Upon these facts, the question before us is whether the company may be held guilty of an unfair labor practice because it has forbidden the distribution on its premises of scurrilous and defamatory literature, which holds its officers and supervising officials up to ridicule and contempt, and which has a necessary tendency to disrupt discipline in the plant. We think that this question must be answered in the negative. The company must maintain order and discipline in its plant; and we see no reason why it may not forbid the circulation on its premises of defamatory and insulting statements which reasonably tend to destroy such discipline, for it is well settled that the employer is not to be held guilty of an unfair labor practice because of action reasonably taken to protect his property or preserve discipline against the unlawful conduct of employees. Thus in N.L.R.B. v. Fansteel Metallurgical Corp., 306 U.S. 240, 257-258, 59 S. Ct. 490, 497, 83 L. Ed. 627, 123 A.L.R. 599, dealing with the discharge of employees engaged in a sit down strike, the court said: "There is not a line in the statute to warrant the conclusion that it is any part of the policies of the Act to encourage employees to resort to force and violence in defiance of the law of the land. On the contrary, the purpose of the Act is to promote peaceful settlements of disputes by providing legal remedies for the invasion of the employees' rights. Elections may be ordered to decide what representatives are desired by the majority of employees in appropriate units as determined by the Board. To secure the prevention of unfair labor practices by employers, complaints may be filed and heard and orders made. The affirmative action that is authorized is to make these remedies effective in the redress of employees' rights, to assure them self-organization and freedom in representation, not to license them to commit tortious acts or to protect them from the appropriate consequences of unlawful conduct. We are of the opinion that to provide for the reinstatement or reemployment of employees guilty of the acts which the Board finds to have been committed in this instance would not only not effectuate any policy of the Act but would directly tend to make abortive its plan for peaceable procedure." (Italics supplied)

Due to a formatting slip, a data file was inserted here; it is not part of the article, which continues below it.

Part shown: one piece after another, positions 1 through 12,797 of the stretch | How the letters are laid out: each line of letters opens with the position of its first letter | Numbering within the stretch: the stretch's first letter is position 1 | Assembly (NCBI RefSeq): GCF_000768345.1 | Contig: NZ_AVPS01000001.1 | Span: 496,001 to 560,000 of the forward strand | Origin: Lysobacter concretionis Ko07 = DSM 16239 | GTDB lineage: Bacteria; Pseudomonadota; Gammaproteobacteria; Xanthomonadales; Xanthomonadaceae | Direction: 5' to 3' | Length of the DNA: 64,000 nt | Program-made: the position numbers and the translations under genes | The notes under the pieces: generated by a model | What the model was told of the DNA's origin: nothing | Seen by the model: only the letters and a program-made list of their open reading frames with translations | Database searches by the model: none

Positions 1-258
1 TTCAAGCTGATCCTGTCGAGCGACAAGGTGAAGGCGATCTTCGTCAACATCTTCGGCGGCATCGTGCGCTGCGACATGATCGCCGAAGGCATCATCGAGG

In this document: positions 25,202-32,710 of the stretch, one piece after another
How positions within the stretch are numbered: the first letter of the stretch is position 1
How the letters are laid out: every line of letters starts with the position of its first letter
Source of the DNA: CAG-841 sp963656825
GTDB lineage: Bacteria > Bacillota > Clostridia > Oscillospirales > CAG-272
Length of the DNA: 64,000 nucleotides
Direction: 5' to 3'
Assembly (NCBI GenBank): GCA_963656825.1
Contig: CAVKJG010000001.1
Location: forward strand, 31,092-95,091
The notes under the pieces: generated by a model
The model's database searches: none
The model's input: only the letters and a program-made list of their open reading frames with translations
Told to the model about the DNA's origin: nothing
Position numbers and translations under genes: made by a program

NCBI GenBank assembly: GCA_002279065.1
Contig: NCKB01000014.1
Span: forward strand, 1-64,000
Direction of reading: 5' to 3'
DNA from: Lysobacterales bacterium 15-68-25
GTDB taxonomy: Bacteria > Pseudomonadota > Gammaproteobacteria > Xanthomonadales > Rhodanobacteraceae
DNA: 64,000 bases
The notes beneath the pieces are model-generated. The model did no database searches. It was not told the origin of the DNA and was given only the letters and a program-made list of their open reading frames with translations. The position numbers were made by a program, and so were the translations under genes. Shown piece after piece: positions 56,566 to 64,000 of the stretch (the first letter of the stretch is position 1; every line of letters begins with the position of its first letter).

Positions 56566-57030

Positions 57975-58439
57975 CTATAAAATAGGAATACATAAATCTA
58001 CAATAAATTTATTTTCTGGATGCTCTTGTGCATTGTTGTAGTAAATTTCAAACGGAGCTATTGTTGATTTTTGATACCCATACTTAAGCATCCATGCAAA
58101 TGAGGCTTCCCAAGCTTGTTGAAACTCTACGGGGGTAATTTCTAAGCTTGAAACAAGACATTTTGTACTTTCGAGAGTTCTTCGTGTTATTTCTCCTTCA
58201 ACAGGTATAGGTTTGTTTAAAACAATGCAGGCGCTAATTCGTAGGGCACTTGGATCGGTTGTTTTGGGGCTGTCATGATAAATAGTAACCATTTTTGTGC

This court has repeatedly held it not to be an unfair labor practice to discharge employees who have been guilty of violence or of unlawful interference with company property. Standard Lime & Stone Co. v. N.L.R.B., 4 Cir., 97 F.2d 531, 535-536; N.L.R.B. v. Clinchfield Coal Corp., 4 Cir., 145 F.2d 66, 155 A.L.R. 874; Home Beneficial Life Ins. Co. v. N.L.R.B., 4 Cir., 159 F.2d 280; N.L.R.B. v. Kelco Corporation, 4 Cir., 178 F.2d 578, 581. In the case last cited, we emphasized that the right of discharge exists because of the disruptive effect which the presence of such employees would have upon the employer's business, even though they may not have been convicted of crime, saying in this connection: "It is not the fact that employees have been convicted of crime that renders them ineligible for reinstatement, but the fact that they have been guilty of unlawful conduct which would make their presence undesirable because of the disruptive effect which it would have upon the employer's business. To order the reinstatement of employees who have been guilty of such serious acts of violence, whether followed by criminal convictions or not, cannot reasonably be said to be proper action to `effectuate the policies of this act' within the meaning of Sec. 10(c), 29 USCA § 160(c)."